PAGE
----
What is a Heat Pump Water Heater?
A ‘heat pump’ is a device that moves heat from one place to another; it works much like an air conditioner or a refrigerator. While a refrigerator moves heat from your fridge to your kitchen, a heat pump water heater (HPWH) moves heat from your home into the hot water tank. Most HPWHs include an integrated hot water tank and a ‘hybrid’ mode (i.e. they can also run as standard electric water heaters if necessary).
For the HPWH to run efficiently, the space should generally stay above 50°F.
A heat pump removes heat from ambient air. Hence there must be a considerable volume of air available; most manufacturers recommend about 750 ft3 . HPWHs often require larger clearances from walls so that air can circulate properly, and they are often taller and heavier than standard water heaters.
Most closets – even closets with louvered doors – are not appropriate for HPWHs
Because HPWHs remove moisture from the air, the condensed water must be channeled to a drain or a condensate pump must be installed.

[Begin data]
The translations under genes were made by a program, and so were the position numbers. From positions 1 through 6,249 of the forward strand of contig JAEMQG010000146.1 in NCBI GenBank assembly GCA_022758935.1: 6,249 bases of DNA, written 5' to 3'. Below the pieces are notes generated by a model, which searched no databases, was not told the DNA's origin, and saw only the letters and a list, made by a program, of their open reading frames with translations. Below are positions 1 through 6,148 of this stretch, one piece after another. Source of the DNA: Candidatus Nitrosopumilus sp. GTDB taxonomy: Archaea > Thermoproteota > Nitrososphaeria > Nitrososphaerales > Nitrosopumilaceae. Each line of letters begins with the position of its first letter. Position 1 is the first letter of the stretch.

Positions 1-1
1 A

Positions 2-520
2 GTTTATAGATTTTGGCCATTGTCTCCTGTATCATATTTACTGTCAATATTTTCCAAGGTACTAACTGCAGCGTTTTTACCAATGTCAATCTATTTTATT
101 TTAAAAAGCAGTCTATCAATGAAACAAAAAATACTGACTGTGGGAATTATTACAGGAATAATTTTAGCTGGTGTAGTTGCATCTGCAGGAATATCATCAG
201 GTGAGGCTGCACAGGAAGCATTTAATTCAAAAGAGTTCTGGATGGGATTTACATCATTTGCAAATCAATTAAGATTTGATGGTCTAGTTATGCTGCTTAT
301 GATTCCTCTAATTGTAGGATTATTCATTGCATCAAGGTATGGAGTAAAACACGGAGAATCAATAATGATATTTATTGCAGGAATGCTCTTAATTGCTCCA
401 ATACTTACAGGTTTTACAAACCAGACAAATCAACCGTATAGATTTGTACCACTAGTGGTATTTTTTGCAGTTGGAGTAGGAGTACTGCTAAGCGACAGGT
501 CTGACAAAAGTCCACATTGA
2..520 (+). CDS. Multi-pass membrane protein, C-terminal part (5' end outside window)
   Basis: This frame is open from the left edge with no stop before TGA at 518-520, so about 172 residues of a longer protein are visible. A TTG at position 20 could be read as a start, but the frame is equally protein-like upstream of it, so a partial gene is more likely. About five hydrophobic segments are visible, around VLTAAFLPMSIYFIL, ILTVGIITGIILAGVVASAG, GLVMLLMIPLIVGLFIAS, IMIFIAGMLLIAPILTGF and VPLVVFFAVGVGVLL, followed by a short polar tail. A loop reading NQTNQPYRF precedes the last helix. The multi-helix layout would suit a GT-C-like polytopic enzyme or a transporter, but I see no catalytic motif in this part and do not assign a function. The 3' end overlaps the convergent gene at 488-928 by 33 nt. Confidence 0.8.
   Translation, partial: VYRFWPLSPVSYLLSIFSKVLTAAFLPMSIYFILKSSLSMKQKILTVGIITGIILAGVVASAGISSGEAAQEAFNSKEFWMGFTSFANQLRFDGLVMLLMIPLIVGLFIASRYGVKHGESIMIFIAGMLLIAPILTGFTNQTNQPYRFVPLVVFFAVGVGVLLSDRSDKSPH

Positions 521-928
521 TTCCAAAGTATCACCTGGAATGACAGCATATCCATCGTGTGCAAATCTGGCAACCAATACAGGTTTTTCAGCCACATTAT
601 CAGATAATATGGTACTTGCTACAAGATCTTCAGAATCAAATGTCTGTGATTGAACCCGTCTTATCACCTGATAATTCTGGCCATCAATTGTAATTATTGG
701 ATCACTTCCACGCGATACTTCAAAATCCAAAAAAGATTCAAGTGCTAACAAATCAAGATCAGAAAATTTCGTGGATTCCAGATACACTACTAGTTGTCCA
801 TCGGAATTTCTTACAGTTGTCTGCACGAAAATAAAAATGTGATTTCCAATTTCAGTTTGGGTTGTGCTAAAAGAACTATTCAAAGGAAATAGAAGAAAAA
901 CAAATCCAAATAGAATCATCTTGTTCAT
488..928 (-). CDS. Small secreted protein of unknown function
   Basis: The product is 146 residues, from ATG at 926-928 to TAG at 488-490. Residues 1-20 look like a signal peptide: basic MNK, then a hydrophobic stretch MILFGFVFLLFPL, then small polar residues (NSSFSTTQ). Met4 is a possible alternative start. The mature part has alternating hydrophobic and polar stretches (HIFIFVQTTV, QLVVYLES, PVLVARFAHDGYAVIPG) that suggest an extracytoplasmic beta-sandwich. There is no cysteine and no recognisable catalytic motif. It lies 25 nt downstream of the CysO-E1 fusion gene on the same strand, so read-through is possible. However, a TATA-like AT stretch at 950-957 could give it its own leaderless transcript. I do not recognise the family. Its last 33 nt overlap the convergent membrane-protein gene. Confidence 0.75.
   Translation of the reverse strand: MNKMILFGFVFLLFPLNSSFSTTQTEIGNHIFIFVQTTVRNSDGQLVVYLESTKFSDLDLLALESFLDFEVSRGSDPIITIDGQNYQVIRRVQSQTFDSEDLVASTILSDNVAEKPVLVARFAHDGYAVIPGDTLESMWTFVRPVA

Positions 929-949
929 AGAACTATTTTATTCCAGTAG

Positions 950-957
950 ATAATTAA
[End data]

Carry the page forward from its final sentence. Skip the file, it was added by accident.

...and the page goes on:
Make sure the HPWH is located where this noise will not be disruptive.
Maintenance requirements are not onerous, but they are important. Many HPWHs have air filters which should be cleaned regularly for best performance. Refer to product manuals for more information.
Savings depend primarily on hot water use.
There will always be overall savings when compared to a standard electric water heater. Even if the HPWH runs in electric resistance mode all winter, during the warmer months you will benefit from the increased efficiency (along with some free cooling and dehumidification).
When Does it Work Best
HPWHs are more efficient when the surrounding air is warmer. Intense water use may result in lower efficiencies.